From today, February 15, 2023, it is illegal to use lead bullets in all wetlands, and the 100 meters around them, in all 27 European Union (EU) countries plus Iceland, Norway and Lichtenstein. EC Regulation 2021/57 now finally comes into force after EU countries were given 2 years to prepare for the change.
Lead is a highly toxic heavy metal. When ingested by aquatic birds it can cause death. With this legislation in place, an estimated 1 million aquatic birds that currently die from lead poisoning from firearm projectiles will be saved annually, and the contamination of wetland ecosystems and wildlife by this heavy metal will be halted. Lead exposure can also have serious consequences for people, especially children.
The bullets used in aquatic bird hunting contain small lead pellets, which after firing are dispersed and accumulated at the bottom of estuaries, lagoons, bogs, dams, weirs and rice paddies. It is estimated that these munitions are polluting European wetlands with 4000 to 5000 tons of lead annually. The use of lead ammunition continues, even though competitively priced alternatives are now available.
Lead bullets are particularly problematic for aquatic birds that ingest the lead berries because they mistake them for small particles of rock or sand. These birds swallow small grains of stones to act as teeth in their gizzard, and facilitate digestion.
The ban that takes effect today will also reduce secondary poisoning of birds of prey and necrophagous species, which are often poisoned by feeding on prey contaminated with lead ammunition. There will also be a reduction in the risk of lead poisoning for people who regularly consume game meat.
The C6 Environmental NGO Coalition has worked intensively with European partners and institutions and with the guardianship and the hunters' confederations in Portugal for the past 20 years to ban the use of this type of dangerous ammunition.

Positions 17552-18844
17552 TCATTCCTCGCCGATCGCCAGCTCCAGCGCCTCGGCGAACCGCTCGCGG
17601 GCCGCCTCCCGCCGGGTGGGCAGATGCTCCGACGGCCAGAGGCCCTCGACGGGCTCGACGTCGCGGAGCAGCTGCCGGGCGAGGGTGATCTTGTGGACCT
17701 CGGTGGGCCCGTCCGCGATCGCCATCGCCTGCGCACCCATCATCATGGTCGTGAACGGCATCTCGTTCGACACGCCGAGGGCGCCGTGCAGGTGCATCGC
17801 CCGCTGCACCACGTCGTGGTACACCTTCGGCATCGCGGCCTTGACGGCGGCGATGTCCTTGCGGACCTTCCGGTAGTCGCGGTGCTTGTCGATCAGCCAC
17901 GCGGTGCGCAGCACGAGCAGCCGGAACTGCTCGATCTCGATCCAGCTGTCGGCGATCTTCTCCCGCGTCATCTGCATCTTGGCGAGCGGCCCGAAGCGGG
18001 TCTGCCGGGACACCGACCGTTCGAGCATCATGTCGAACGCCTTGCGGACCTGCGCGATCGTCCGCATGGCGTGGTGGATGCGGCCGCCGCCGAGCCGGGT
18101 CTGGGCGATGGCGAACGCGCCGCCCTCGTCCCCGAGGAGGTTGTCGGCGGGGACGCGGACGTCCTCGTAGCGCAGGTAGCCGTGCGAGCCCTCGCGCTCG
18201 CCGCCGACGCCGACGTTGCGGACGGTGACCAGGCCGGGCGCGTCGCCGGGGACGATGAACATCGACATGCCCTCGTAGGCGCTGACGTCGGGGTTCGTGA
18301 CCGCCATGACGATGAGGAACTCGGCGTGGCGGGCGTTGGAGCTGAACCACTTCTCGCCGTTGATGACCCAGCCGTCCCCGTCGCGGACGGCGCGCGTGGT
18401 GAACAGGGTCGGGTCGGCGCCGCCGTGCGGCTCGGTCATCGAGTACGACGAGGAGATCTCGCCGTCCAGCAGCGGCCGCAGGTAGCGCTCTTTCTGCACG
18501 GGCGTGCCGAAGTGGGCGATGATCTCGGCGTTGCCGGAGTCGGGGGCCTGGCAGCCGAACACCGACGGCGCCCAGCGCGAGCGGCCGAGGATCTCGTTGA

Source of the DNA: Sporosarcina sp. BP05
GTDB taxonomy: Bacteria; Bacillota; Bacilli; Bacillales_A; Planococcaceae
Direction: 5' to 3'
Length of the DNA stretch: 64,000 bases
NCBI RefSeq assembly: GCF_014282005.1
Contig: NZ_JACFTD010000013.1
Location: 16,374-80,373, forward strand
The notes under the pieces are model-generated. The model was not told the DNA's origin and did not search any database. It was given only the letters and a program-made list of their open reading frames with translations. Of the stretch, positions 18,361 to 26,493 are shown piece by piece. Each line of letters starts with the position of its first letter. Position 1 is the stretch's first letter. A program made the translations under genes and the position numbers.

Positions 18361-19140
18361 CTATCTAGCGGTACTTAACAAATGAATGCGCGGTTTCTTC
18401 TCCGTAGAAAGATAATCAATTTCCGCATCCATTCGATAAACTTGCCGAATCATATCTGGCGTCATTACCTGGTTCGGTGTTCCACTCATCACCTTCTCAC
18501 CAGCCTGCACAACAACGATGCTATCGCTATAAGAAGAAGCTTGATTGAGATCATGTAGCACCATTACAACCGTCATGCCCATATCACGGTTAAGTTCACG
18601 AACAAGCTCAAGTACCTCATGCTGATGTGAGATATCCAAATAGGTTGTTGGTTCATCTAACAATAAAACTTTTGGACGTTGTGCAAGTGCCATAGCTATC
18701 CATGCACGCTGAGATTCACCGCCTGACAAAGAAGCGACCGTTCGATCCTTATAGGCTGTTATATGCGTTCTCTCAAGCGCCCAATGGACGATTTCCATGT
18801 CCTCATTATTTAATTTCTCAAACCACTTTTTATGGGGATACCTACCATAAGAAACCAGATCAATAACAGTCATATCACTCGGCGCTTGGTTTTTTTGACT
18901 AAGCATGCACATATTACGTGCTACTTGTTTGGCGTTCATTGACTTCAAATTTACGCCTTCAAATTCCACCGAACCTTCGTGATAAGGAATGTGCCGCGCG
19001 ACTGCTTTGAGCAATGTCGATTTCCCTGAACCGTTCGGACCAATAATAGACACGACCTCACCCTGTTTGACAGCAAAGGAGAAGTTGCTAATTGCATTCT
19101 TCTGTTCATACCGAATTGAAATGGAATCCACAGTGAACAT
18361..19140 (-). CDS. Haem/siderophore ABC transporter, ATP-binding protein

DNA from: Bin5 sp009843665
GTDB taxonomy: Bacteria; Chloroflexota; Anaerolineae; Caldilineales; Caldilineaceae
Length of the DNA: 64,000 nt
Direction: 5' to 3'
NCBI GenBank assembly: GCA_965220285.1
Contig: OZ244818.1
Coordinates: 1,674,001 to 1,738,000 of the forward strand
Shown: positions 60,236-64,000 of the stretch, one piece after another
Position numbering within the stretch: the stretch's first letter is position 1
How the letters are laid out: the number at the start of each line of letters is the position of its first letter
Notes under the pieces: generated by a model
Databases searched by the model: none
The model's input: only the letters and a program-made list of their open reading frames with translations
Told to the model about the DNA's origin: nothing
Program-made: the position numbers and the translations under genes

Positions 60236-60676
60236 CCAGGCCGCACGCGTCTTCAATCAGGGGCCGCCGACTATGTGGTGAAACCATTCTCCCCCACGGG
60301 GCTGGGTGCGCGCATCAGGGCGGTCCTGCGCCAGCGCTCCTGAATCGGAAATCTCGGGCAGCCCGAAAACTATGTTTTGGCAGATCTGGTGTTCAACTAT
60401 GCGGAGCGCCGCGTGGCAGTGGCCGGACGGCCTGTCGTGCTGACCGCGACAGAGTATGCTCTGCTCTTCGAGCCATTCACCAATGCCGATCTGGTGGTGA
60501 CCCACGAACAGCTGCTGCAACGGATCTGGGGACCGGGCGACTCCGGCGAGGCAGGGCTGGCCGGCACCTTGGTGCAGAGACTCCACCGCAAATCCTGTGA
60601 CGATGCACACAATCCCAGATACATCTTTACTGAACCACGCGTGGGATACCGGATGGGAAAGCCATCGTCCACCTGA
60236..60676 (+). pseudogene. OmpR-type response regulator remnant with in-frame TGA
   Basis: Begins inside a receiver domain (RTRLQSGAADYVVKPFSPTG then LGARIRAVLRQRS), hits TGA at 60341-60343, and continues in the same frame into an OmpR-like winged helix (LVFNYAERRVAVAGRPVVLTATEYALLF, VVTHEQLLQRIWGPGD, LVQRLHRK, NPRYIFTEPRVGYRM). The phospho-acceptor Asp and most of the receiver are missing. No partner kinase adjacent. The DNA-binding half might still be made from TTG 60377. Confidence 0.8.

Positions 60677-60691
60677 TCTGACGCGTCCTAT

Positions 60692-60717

According to Domingos Leitão, Executive Director of SPEA, "Lead was already banned in plumbing, paint, batteries, fuel and just about everything else several decades ago, so it made no sense to continue to allow hunting activities to spread lead in wetlands - there being alternatives. With this new legislation, the EU has addressed a significant part of the problem. Now we expect Portugal to ensure that the ban is effectively implemented."
In our country, until now the use of lead bullets was only prohibited in hunting in wetlands, within a limited list of protected areas. However, the application and enforcement of this rule has always been surrounded by doubts and difficulties. The EU regulation that comes into force today extends the ban to all wetlands. It is a European legislation of direct application to all citizens. In other words, as of today the use of lead bullets in all types of hunting is prohibited in all wetlands, up to 100 meters around them. But for effective application and enforcement of this Regulation in Portugal, C6 believes that it is important to clarify. The Ministry of the Environment and Climate Action, which is responsible for hunting, should promote the necessary changes in hunting legislation, so that it is clear to hunters and inspection entities that lead ammunition cannot be used in any type of hunting in all wetlands. If this is not done, we run the risk of non-compliance with the European standard, with all the negative consequences that can result.
Unfortunately, the ban does not go beyond wetlands. Lead projectiles in hunting and sport shooting, as well as the use of lead in fishing, will continue to poison the environment. But that may soon change. The European Chemicals Agency has assessed the health and environmental risks of these activities and props and concluded that an EU-wide restriction is warranted.
C6 and its European partners will continue to work to ensure that Portugal and Europe have the non-toxic environment they deserve.
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